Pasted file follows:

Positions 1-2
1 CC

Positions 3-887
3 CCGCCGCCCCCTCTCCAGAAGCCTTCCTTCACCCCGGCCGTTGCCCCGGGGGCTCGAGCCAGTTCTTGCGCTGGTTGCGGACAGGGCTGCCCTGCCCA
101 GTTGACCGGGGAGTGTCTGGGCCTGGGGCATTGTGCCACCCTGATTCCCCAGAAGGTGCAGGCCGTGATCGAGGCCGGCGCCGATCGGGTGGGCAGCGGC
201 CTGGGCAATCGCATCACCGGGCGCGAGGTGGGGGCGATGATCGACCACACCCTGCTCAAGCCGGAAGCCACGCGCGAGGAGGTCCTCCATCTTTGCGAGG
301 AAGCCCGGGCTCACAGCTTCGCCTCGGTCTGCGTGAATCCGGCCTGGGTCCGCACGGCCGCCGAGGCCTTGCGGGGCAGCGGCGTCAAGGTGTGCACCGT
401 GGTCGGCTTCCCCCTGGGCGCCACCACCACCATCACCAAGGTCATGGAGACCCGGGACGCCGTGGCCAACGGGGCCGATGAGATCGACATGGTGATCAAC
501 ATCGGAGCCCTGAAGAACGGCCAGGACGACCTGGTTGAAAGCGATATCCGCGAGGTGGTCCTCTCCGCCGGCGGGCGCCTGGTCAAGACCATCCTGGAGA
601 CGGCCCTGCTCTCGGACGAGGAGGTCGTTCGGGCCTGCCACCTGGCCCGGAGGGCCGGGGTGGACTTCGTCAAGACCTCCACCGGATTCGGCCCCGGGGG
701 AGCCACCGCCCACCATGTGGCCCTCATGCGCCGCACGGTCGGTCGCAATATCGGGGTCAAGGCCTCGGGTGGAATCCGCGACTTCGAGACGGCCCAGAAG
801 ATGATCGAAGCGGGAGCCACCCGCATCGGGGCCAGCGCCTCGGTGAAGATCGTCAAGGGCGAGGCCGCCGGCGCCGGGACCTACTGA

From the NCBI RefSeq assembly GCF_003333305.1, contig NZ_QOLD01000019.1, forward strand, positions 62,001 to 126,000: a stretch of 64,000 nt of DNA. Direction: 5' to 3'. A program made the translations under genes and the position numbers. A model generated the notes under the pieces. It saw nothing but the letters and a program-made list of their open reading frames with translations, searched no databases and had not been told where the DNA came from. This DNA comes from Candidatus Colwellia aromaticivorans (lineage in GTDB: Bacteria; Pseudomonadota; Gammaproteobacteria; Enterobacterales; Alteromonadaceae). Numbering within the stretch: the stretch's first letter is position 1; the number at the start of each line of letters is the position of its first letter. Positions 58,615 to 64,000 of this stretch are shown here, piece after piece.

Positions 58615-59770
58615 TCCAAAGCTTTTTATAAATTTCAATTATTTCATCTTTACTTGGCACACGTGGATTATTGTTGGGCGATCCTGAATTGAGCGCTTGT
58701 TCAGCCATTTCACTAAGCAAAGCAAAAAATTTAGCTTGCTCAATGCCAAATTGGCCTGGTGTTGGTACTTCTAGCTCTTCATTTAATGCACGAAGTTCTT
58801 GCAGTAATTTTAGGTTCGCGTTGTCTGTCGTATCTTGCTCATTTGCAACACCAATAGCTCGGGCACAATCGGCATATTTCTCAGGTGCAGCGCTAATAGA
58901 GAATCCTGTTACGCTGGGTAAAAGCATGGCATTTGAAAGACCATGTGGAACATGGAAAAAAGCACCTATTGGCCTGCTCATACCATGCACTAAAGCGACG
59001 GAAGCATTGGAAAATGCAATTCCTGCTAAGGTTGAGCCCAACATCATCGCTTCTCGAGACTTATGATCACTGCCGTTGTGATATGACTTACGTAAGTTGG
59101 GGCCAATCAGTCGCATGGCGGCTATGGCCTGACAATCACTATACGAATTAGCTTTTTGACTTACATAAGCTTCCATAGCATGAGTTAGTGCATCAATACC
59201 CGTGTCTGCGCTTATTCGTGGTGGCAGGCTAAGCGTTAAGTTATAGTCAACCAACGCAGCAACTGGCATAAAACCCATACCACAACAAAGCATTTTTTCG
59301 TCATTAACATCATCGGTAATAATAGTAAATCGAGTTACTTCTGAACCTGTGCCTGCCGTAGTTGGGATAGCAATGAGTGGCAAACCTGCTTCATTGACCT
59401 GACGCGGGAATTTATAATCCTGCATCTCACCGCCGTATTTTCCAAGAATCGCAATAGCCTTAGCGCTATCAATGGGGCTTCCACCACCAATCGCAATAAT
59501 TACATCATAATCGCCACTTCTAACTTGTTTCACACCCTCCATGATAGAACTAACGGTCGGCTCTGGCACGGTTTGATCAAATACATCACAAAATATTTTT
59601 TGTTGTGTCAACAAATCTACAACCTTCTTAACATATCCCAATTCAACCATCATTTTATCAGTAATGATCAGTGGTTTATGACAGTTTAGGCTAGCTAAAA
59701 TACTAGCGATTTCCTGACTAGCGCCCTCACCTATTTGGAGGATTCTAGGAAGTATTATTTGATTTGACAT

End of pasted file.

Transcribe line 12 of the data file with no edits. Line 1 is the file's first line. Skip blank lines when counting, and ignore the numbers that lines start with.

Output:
801 ATGATCGAAGCGGGAGCCACCCGCATCGGGGCCAGCGCCTCGGTGAAGATCGTCAAGGGCGAGGCCGCCGGCGCCGGGACCTACTGA